Jeronicus Jangle is a magical, fantastical inventor of “jangles and things” (translation: toys). A new breakthrough that brings a toy to life seems poised to make him an incredible success but while celebrating jubilantly in the streets with his wife, daughter, and nearly the entire town of Cobbleton, the newly animated toy (a matador named Don Juan voiced by Ricky Martin) convinces Jeronicus’ apprentice Gustafson that they should steal the blueprints to all the inventions and strike out on their own.
Twenty-eight Toy Maker of the Year awards later, Gustafson (Keengan-Michael Key) is eccentric and wealthy and about to run out of stolen ideas for toys. Jeronicus (Forest Whitaker), meanwhile, is completely ruined. Gustafson didn’t just steal his blueprints, he robbed him of his self-confidence and of the magic that seemed to inspire his inventions. His wife gone, his daughter estranged, and his toy store now a rapidly failing pawnshop, Jeronicus is dejected, and not even the threat of bankruptcy can jump-start his innovations. However, the arrival of his grand-daughter Journey (Madalen Mills) changes everything. Not only does she share his mind for magic, science, and creating, she’s got something even more important: belief.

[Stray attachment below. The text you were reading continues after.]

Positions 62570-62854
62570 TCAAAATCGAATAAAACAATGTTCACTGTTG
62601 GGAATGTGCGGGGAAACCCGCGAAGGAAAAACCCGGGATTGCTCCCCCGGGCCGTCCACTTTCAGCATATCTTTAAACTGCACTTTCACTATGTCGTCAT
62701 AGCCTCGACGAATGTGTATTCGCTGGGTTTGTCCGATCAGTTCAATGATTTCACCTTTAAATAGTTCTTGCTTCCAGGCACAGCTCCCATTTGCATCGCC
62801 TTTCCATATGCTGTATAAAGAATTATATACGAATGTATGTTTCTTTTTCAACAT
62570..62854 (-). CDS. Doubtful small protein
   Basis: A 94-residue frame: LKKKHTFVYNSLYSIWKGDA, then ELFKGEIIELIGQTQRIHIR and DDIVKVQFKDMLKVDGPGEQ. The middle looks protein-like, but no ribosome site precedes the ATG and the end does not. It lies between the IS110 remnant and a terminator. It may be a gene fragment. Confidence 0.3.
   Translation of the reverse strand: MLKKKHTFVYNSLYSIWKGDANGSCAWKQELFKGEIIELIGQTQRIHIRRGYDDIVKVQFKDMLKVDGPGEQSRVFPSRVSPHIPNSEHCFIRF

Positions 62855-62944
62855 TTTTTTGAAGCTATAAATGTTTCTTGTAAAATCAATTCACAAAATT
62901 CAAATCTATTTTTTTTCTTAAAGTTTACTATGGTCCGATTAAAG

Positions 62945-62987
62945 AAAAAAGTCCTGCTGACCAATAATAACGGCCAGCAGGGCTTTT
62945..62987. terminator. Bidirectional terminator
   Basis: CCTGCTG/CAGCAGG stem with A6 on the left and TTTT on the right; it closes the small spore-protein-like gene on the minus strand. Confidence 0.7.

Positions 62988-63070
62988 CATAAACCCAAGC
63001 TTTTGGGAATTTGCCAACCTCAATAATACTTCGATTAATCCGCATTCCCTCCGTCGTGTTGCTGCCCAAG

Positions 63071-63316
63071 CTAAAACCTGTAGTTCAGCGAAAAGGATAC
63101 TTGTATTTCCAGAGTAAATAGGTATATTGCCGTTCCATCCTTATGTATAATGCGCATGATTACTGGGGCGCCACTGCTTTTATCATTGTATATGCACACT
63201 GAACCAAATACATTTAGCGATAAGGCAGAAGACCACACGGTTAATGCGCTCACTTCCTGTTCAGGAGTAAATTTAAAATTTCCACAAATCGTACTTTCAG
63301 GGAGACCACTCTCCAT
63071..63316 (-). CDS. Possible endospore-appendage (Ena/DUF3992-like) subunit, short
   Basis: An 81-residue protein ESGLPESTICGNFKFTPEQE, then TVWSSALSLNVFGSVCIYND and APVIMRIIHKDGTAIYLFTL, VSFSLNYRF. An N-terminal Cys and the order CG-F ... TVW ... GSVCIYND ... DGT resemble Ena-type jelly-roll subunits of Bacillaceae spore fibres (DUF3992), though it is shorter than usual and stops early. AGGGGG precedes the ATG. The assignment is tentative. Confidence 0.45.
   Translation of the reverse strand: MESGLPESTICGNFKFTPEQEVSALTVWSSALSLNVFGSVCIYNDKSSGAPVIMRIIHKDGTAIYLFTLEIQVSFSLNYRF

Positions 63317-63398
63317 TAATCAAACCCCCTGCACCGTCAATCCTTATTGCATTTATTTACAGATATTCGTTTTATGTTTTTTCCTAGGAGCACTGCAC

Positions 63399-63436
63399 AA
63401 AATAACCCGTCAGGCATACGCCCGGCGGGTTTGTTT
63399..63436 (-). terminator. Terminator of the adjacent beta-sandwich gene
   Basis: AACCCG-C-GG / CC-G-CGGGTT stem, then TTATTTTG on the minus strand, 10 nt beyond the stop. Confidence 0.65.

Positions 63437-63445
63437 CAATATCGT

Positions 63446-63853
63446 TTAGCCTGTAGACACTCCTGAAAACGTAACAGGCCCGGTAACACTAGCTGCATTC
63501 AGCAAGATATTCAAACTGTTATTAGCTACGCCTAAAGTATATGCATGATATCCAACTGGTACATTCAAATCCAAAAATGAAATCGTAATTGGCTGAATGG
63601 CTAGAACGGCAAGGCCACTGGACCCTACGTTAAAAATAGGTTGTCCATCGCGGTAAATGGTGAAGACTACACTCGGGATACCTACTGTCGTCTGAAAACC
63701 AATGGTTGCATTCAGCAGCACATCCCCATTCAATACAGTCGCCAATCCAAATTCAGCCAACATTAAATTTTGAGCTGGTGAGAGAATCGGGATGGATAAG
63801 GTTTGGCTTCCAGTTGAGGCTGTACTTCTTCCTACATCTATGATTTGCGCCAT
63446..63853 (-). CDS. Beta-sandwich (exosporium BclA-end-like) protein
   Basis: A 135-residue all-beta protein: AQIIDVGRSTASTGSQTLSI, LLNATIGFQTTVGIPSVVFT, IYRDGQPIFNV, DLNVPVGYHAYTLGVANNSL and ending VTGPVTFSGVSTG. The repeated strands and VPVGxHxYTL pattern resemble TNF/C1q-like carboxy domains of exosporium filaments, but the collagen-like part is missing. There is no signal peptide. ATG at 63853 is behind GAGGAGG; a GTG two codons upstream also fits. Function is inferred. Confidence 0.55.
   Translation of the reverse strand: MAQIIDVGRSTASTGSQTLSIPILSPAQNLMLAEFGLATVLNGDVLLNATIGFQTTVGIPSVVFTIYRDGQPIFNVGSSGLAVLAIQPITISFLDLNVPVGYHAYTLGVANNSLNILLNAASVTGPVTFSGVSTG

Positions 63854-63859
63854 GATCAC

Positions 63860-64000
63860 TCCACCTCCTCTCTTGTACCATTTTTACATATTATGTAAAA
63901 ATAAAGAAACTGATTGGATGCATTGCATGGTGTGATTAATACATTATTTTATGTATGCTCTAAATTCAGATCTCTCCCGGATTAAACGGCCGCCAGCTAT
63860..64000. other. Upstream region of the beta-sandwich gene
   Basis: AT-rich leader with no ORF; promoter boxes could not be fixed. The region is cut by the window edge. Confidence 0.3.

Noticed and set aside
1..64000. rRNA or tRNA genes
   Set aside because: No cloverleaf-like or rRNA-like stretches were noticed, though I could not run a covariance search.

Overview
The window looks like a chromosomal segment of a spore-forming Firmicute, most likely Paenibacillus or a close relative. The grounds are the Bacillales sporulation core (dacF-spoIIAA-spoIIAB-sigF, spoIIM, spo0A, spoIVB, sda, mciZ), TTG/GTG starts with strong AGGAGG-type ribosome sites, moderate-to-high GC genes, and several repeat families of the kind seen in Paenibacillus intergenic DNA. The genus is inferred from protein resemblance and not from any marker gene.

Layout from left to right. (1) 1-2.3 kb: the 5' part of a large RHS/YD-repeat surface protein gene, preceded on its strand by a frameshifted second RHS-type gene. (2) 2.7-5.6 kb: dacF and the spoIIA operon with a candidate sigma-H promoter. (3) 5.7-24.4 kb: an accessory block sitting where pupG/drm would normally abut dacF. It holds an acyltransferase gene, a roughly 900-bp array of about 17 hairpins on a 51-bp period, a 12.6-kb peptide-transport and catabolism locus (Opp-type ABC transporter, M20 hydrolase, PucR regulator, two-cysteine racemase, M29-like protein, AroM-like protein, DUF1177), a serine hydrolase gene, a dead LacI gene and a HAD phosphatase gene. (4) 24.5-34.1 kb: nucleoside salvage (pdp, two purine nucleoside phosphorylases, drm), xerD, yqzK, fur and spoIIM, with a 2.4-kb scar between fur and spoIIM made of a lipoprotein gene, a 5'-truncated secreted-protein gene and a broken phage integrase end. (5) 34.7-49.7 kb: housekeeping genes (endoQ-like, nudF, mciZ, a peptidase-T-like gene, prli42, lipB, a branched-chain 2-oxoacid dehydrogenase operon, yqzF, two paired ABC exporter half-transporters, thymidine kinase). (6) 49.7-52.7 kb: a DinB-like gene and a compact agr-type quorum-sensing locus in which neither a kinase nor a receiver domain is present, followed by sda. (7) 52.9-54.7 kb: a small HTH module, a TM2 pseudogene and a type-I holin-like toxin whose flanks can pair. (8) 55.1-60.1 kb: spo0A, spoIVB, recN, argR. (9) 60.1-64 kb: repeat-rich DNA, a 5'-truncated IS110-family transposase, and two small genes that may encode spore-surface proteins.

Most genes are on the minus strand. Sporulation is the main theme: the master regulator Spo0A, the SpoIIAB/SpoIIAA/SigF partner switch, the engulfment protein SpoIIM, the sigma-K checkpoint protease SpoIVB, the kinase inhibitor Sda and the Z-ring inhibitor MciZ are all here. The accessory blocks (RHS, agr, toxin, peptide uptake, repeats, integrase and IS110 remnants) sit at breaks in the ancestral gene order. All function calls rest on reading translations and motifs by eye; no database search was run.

Jingle Jangle is a bit of a marvel, to be honest. It’s The Greatest Showman meets Mr. Magorium’s Magic Emporium meets Willy Wonka & The Chocolate Factory. Although I loved the film from the minute Phylicia Rashad started reading a fairytale to her grandkids, I was completely sold not two minutes later when a toy store full of whirring robotics and steampunk costumed people break out into song and dance that totally swept me away.
Writer-director David E. Talbert creates a rich fantasy land that is a pure joy to visit. Although it’s not a perfect film, there’s a lot of talent on display. In addition to a truly unique twist on a family-friendly holiday film, Forest Whitaker is a total champ and Keegan-Michael Key is having a blast. Who knew either could sing and dance – or would? Mills is the true star of course; her voice is strong and confident, but so is her soul, and she shines her novice light even opposite legendary luminaries.
From the inspired music to the brilliant production design, Jingle Jangle was a whole lot of fun and I’m both pleased to have a new classic in the holiday genre, but equally pleased that it is holiday-lite, a perfect November (or anytime) watch.